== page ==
Today is a big day in Portugal: one of the most complex and disturbing trials is reaching its final stage. The Casa Pia process dragged public figures, politicians, journalists and the public opinion into a turmoil of suspicion over pedophilia, prostitution and backstage maneuvers. Now that the day of the sentencing has come, eight years after the beginning of it all, it’s time to see how the Portuguese media is dealing with the juggernaut of information this case has created.
Público decided to create a sort of slideshow with all the covers that referred to the case. If you click on them, it will lead you to the newspaper’s archive and the corresponding articles. It has a few bugs, but it’s a great way to look at the unfolding of the process.
Although I like the slideshow approach (it’s simple and fast to create), it doesn’t give us a global perspective of the whole process. What I really appreciate is that they resource to their own archives, reviving and adding value to what would be dead in a paper-only journalism. I’m a huge defender of newspapers using their previous work to create a in-depth perspective for a story, providing context.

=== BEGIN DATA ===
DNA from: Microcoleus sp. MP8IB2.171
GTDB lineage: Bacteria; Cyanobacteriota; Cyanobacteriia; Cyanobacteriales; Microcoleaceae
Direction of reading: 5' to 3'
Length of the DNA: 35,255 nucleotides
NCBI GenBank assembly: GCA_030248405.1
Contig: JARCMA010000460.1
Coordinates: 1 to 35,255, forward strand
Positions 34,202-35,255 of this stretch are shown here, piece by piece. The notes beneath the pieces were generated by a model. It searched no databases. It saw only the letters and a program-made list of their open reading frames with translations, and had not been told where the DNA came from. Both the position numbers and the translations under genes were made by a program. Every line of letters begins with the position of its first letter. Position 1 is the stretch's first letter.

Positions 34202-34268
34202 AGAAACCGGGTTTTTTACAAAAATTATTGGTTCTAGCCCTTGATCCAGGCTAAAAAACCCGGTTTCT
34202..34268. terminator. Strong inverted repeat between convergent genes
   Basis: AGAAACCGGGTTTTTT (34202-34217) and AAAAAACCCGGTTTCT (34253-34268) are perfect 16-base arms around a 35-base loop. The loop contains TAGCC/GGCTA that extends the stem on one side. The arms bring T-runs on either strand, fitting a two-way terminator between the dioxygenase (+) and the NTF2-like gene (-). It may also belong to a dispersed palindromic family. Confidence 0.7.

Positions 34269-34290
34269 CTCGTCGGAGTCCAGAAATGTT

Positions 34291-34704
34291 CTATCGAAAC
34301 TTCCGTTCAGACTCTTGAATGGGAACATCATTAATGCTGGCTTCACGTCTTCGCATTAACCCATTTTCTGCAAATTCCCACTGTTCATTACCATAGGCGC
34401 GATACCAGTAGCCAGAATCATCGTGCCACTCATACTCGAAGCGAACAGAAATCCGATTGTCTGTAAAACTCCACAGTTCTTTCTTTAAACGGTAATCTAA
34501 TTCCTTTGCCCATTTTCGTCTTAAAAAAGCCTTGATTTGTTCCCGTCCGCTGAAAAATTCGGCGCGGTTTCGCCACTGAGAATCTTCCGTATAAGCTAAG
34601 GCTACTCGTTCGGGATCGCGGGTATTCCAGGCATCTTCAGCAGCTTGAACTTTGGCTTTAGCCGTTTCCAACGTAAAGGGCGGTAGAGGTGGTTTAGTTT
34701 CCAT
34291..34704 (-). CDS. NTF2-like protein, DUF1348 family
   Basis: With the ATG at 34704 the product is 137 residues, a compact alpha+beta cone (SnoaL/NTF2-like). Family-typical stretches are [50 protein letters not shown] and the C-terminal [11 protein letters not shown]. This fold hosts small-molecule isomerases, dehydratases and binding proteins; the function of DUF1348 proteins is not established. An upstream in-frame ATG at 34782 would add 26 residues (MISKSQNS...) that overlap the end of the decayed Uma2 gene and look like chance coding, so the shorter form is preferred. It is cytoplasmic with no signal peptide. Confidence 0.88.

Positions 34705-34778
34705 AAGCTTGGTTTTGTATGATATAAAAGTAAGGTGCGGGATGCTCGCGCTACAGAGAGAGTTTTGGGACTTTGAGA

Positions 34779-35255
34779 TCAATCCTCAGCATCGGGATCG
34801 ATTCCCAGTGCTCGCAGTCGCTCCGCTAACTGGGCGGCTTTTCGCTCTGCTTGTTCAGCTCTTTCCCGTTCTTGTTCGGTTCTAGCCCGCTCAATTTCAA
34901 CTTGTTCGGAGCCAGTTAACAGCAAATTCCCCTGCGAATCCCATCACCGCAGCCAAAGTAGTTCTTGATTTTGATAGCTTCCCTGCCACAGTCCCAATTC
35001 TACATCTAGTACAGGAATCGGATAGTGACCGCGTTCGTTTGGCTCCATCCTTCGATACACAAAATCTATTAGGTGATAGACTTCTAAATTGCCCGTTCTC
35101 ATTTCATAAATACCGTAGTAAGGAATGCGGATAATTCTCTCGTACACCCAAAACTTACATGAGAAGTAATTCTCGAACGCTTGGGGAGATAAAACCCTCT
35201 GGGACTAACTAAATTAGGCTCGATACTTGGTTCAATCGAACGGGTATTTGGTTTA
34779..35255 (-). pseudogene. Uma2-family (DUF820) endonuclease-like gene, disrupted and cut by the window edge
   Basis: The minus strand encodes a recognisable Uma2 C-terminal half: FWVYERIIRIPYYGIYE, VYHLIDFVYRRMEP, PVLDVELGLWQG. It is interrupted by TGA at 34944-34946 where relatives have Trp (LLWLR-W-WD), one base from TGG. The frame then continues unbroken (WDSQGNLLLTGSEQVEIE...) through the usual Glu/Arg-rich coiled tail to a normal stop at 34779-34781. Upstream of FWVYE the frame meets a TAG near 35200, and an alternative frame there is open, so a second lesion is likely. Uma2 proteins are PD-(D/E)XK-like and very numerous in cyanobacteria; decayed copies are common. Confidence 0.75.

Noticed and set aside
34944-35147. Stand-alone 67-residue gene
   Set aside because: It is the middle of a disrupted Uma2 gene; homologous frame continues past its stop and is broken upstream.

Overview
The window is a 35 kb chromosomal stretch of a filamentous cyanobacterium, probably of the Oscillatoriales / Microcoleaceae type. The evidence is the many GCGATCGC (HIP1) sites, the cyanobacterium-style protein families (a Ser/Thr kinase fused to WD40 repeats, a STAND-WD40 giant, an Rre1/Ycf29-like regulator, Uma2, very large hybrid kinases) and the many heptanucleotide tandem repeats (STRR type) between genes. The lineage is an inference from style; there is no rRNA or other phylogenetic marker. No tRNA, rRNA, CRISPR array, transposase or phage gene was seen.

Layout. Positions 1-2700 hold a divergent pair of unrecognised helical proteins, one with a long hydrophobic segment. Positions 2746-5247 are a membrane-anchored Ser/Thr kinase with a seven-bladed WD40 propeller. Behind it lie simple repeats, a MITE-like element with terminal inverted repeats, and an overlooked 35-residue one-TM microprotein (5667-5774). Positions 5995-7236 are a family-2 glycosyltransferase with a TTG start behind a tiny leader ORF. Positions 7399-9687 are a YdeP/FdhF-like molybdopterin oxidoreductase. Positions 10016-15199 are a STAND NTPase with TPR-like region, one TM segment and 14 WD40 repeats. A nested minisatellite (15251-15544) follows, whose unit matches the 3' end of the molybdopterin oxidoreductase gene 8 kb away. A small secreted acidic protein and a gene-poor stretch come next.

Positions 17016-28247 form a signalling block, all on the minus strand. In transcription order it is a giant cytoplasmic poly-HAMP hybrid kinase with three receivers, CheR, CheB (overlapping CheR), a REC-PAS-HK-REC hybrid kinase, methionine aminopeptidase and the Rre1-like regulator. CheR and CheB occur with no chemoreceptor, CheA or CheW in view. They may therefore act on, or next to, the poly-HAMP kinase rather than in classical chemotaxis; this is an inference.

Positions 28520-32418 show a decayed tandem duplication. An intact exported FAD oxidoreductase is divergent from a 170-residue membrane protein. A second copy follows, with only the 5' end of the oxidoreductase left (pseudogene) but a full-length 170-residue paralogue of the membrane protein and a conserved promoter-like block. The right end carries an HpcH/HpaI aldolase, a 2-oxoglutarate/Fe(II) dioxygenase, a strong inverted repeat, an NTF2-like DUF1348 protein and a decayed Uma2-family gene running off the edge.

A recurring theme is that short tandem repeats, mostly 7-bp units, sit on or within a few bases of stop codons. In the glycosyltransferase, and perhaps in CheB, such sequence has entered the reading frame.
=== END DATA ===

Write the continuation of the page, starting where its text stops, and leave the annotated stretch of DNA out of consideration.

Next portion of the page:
Another work about the trial is an interactive infographic created by the Porto University’s Infographics Lab. I was lucky to meet the people behind it and follow a bit of the process (they’re really talented people, and probably the fastest working infographic designers I’ve ever met), and they did this, following the guidelines proposed by the Portuguese news agency, Lusa.
The problem with this is that it’s not instinctive, you can drag the cube to see the different sides of the story, but if i didn’t know about that, I wouldn’t do it. Anyway, it has a lot of information, and though the navigation can be a bit tricky it is well executed.
There aren’t any other works like this in the rest of the Portuguese media outlets (if i missed any let me know), but anyone could have easily done a simple timeline for this story using one of the tools I recommended before. Or, just do something like this beautiful and rich ABC timeline/map about the fires in Australia. Neat and effective, and filled with information, it gives a comprehensive overview about an ongoing story.
What other examples of projects like these can you share with us? Leave your suggestions in the comment box.
UPDATE: My friend Pedro Jerónimo shared another multimedia work about this case, by Radio Rensacença. Thanks